Land And Environmental Activists
Environmental and land activists, also known as environmentalists, are people who are actively engaged in environmentalism. They believe in improving and protecting the environment from harmful human activities. These harmful activities may include water contamination, toxic disposal, and natural resource consumption (to name a few). Activists participate in public educational campaigns, lobby governments in the interest of the environment, and organize protests in an attempt to stop environmentally detrimental acts. They are critical factors in bringing otherwise unknown issues to the public eye. It is for this reason that they are not always welcomed with open arms.
2015 - A Deadly Year For Environmental Activists
In 2015, 185 environmental activists were killed around the globe. These deaths represent the highest recorded number and a nearly 60% increase over the 2014 record. Sixteen different countries reported these incidences and one occurred in international waters. As the global demand for natural resources (oil, gas, trees, etc.) increases, both formal and illegal companies are moving in on indigenous lands in search of goods. Often, the communities do not receive them willingly and put up a fight. This reluctance puts community members and other activists in direct opposition with these companies’ private security teams and even government security forces. Recently, these confrontations have been growing more violent especially with mining companies. Other industries that tend to react with violence against protesters include agribusiness, hydroelectric dams, and logging. This article takes a look at what has been happening in the countries with the highest rates of activist murders.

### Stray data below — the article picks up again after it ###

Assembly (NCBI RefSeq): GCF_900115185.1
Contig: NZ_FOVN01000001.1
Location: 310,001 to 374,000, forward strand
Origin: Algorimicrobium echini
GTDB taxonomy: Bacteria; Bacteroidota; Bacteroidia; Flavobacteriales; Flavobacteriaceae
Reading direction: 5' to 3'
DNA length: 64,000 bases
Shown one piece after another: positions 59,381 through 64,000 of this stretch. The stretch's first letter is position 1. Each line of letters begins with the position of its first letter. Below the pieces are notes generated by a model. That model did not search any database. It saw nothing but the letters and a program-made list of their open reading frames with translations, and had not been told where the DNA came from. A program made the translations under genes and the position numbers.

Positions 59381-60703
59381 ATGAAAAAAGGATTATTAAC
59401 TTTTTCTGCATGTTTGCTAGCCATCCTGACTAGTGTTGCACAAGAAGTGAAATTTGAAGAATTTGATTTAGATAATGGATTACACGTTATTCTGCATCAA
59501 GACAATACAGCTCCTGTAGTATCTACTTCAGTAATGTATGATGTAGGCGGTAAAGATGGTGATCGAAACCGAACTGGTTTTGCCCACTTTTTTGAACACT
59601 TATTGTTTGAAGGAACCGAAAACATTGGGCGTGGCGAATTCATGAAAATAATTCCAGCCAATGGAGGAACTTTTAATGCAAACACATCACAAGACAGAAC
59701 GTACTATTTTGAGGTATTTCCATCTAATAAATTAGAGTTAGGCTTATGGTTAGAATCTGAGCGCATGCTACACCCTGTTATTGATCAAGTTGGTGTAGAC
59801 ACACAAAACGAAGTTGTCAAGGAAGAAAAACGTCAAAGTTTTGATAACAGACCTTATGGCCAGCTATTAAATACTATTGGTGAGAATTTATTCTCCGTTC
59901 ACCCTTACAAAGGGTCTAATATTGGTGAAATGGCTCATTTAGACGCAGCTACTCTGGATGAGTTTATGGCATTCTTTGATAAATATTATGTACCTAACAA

Countries With The Most Environmental Activist Murders
Brazil had an astonishing 50 killings in 2015. This country is rich in timber resources and has a very powerful illegal logging industry. Some estimates have determined that 80% of the lumber from Brazil is illegal and that it makes up 25% of the world’s illegal lumber supply. In one case, an environmental activist couple, Raimundo dos Santos Rodrigues and Maria da Conceição Chaves Lima, were attacked on their way to the Biological Reserve of Gurupi. The two were well-known activists in the Amazonian region of Brazil, and fellow activists say they had been targets for quite some time. Raimundo, who died at the scene, was a volunteer at a local institute dedicated to biodiversity conservation; Maria was sent to the hospital and survived. Land ownership is at the root of the problem here with conflicts constantly occurring between subsistence farmers and large landowners.
The Philippines is next on the list with 33 killings. This country has abundant mineral deposits, like coal and gold. One of the most atrocious of these murders occurred in the Lumad village when a paramilitary group publicly killed several community members, execution style. Fear took over the villagers after witnessing the event, and nearly 3,000 residents have now made their homes in Tandag City to avoid conflict over land ownership.
The third most dangerous country for environmental activists is Colombia where 26 people were killed in 2015. The majority of these deaths dealt with mining and agrarian practices. Paramilitary groups pose the biggest threat to environmental activists and indigenous communities in this country.
Future Of Environmental Activism
With no expected reduction in the demand for natural resources in the near future, the issue of insecurity faced by environmental activists in these countries is likely to continue. In many of these countries, the government is either corrupt, disorganized, or lacking human and financial resources to properly address issues of illegal mining, land ownership conflict, and violence against environmental and land activists. Humans’ greed for profit, unquenchable desire for resources, and unsustainable use of energy are driving forces behind these individuals’ deaths.